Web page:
Dealing with an alcoholic spouse can be a complex and emotional process. Whether you are just learning about alcoholism or have been dealing with it for years, supporting an alcoholic spouse in recovery is a crucial part of their journey to better health.
Thankfully, helping your partner recover from alcohol addiction doesn’t mean doing everything yourself; resources available at sober living in LA will help guide you through this challenging period for your loved ones.
In this blog post, we’ll break down how you can best support your alcoholic spouse throughout their recovery process and give you helpful tips to make it easier on both of you.
What to Expect During the Recovery Process
Recovering from drug abuse is a long process, and having a partner in recovery can be an invaluable factor in the journey.
The partner can provide much-needed emotional, social and practical support to navigate these challenges and move through the addiction recovery process with more confidence and stronger motivation.
By understanding the education needed for attentive listening when required, achieving lasting recovery, and offering resources such as therapy sessions or sponsored activities, partner support can be vital in helping individuals reach their goals of leading sober lives.
The Emotional Roller Coaster
As family members of an alcoholic spouse, the recovery process is often full of intense emotional ups and downs. The substance abuse treatment that your loved one is undergoing may make it difficult to judge the improvement in their condition and when they will reach the point of complete sobriety.
Despite the uncertainty, patience is essential, which includes taking things slowly and gradually while providing compassion and understanding during this difficult time.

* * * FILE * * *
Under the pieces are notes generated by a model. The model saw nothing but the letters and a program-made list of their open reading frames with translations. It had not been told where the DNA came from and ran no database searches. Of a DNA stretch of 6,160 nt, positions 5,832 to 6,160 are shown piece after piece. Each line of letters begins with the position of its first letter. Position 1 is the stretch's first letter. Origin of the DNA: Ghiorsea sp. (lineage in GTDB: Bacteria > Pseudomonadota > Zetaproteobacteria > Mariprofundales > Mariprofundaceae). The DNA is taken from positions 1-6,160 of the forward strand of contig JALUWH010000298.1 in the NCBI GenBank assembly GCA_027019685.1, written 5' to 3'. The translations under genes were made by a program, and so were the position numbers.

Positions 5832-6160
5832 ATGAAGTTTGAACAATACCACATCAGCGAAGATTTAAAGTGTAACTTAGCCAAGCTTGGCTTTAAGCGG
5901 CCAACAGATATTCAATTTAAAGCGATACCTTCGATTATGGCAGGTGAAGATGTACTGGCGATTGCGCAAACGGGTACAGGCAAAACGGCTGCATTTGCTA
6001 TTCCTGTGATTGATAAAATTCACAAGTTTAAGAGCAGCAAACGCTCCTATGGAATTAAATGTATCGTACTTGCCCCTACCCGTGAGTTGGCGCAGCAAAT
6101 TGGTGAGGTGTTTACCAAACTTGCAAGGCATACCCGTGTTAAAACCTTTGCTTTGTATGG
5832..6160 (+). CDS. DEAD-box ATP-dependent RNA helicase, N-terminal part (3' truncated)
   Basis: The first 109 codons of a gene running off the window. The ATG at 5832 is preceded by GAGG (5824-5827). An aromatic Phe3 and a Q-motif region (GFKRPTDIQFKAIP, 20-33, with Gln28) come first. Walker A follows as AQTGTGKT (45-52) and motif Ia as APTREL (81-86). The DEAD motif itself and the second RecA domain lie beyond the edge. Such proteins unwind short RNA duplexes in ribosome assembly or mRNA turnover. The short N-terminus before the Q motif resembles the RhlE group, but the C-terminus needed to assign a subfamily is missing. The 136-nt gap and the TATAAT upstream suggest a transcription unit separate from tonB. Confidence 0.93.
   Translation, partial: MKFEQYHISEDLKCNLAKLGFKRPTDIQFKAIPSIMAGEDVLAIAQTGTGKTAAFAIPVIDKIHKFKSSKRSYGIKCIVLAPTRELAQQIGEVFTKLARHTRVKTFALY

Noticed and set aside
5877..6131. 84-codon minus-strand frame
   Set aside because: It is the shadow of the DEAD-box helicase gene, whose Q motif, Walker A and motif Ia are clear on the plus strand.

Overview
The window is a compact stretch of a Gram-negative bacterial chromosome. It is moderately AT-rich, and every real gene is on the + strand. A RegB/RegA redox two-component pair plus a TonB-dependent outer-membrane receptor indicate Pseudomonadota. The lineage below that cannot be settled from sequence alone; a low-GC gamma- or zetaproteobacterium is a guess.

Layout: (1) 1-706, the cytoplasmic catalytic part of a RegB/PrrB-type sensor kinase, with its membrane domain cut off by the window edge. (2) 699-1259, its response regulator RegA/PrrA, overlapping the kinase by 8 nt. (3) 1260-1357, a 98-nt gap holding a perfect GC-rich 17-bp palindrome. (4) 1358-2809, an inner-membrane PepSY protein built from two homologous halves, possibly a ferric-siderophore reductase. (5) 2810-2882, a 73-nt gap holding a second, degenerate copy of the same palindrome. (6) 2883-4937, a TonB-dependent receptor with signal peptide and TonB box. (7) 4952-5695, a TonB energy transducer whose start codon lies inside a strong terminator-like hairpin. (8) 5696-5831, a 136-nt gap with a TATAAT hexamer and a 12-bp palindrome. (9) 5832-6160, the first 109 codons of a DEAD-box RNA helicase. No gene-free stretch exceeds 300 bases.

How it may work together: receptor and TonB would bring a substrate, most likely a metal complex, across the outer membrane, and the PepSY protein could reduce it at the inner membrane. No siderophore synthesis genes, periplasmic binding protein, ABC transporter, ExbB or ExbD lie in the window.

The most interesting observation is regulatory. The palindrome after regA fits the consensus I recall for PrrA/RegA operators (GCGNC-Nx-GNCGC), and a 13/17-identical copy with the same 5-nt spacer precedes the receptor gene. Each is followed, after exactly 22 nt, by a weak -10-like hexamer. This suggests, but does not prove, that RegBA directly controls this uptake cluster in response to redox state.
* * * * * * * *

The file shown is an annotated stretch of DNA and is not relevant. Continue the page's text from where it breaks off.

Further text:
Family counseling or therapy sessions may also be beneficial in helping all family members adjust to changes related to substance abuse treatment and drug addiction recovery.
Together, you can work as a team throughout this tumultuous journey, eventually finding peace in a healthier life for everyone involved.
Spouse’s Refusal to Get Help
The recovery process of an alcoholic spouse can be challenging if they refuse to get help for addiction. In such instances, alcohol abuse affects the addict and the family members; hence, seeking mental health services without delay is the key. If needed, family therapy can be considered to address stress and drug and alcohol use and give a support system in place for the alcohol recovery process of the spouse who’s using alcohol/drugs.
Coping With the Guilt and Shame
Coping with the guilt and shame related to an alcoholic spouse’s substance use disorder can be a long journey. For the sober spouse, understanding that they are not responsible for the condition of their addicted spouse may take time.
Despite the intense emotions felt, it’s important to remember that any substance use disorder is a medical condition and that recovery is possible for both people in the relationship.
Seeking emotional support from family and friends or attending therapy sessions helps alleviate feelings of guilt and assists in providing insight into coping strategies.
Five Ways to Extend Support to an Alcoholic Spouse in Recovery
One of the toughest challenges for an individual in a committed relationship is assisting their spouse’s recovery from drug or alcohol abuse.
As difficult as it may seem, extending support to an alcoholic spouse in recovery is essential. It can genuinely make a difference in helping them get back on track and avoid relapse.
It requires patience, understanding, and compassion from both parties involved—but it can become a practical path to healing for both spouses despite the difficulties.